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The NFL’s new helmet rule, explained in a 3-minute read

Lowering the head to make contact with the helmet will be a penalty and could result in an ejection.

NFL: Jacksonville Jaguars at Minnesota Vikings Brace Hemmelgarn-USA TODAY Sports

The NFL is aiming to make head-first collisions a thing of the past. Before the 2018 season, the league took a huge step toward reshaping the way football is played when it passed a new rule that penalizes helmet-to-helmet contact.

While it won’t eliminate concussions or other injuries from the sport altogether, the NFL hopes that progress will be made with the change.

What is the new rule?

Article 8 of the NFL rulebook’s section on personal fouls now has a passage that reads:

It is a foul if a player lowers his head to initiate and make contact with his helmet against an opponent.

That will mostly affect defensive players, but it’s a penalty that can also be called on the offense. A fact sheet on the rule change was also sent out by the league that further clarified the penalty:

Contact does not have to be to an opponent’s head or neck area — lowering the head and initiating contact to an opponent’s torso, hips, and lower body, is also a foul. Violations of the rule will be easier to see and officiate when they occur in open space – as opposed to close line play — but this rule applies anywhere on the field at any time.​

Essentially, the NFL wants players to stop intentionally tackling with the top of their helmet.

What is the punishment?

As a personal foul, any violation of the helmet rule will result in a 15-yard penalty and an automatic first down if it’s called on the defense. The offending player may also be ejected if officials determine he had an “unobstructed path” to make the tackle and the helmet-to-helmet contact was “clearly avoidable.”

The rule cannot be reviewed with instant replay, so any 15-yard penalty or ejection would be final.

How often will it be called?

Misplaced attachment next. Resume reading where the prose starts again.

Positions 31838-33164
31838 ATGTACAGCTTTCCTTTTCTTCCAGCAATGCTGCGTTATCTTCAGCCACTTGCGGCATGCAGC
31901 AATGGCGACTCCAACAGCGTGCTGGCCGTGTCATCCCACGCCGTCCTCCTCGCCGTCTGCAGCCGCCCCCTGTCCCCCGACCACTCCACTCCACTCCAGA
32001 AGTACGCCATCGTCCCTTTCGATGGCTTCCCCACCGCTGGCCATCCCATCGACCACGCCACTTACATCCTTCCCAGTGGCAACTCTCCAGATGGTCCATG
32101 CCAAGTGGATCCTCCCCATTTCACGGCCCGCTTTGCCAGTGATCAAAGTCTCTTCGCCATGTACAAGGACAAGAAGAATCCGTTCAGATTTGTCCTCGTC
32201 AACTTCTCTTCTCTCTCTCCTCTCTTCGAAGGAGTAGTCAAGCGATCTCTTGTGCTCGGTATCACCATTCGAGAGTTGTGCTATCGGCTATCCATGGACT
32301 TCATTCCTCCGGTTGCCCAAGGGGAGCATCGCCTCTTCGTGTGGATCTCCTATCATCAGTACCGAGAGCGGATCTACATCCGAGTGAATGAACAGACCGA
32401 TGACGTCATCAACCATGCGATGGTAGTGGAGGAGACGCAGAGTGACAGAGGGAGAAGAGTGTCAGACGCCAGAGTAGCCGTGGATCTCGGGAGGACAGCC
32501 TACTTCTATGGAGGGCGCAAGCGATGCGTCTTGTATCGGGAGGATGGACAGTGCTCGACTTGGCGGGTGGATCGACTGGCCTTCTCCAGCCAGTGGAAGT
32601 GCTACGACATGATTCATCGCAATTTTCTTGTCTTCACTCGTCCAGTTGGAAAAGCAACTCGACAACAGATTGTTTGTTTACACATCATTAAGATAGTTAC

The inconsistency of preseason makes this a difficult question to answer. In the first two weeks of the 2018 preseason, officials called helmet rule violations at an average of 1.55 per game, according to ESPN. In Week 3, it was down to just 0.56 per game.

It’s common for officials to crack down early in preseason to set a precedent. It’s more likely that the penalty is called like it was later in preseason, drawing about one flag every other game.

What do players think of the rule?

Opinions have varied, though a lot of players have spoken out against the rule. Among the most vocal has been 49ers cornerback Richard Sherman:

Vikings safety Harrison Smith offered another way of putting it:

Others are OK with the change. Patriots coach Bill Belichick said the team has never coached players to tackle with the crown of their helmet because it’s ineffective, and that the rule change won’t affect the way the New England coaching staff handles its business.

Seahawks linebacker Bobby Wagner, who is one of only three players with at least 250 tackles over the last three seasons, also said it won’t affect the way he plays.

Halfway through the preseason, the NFL Competition Committee decided the rule wouldn’t be changed before the regular season. But the league also clarified inadvertent or incidental contact with the helmet and/or facemask is not a violation.

So it’s safe to say that the NFL’s new helmet rule is here to stay.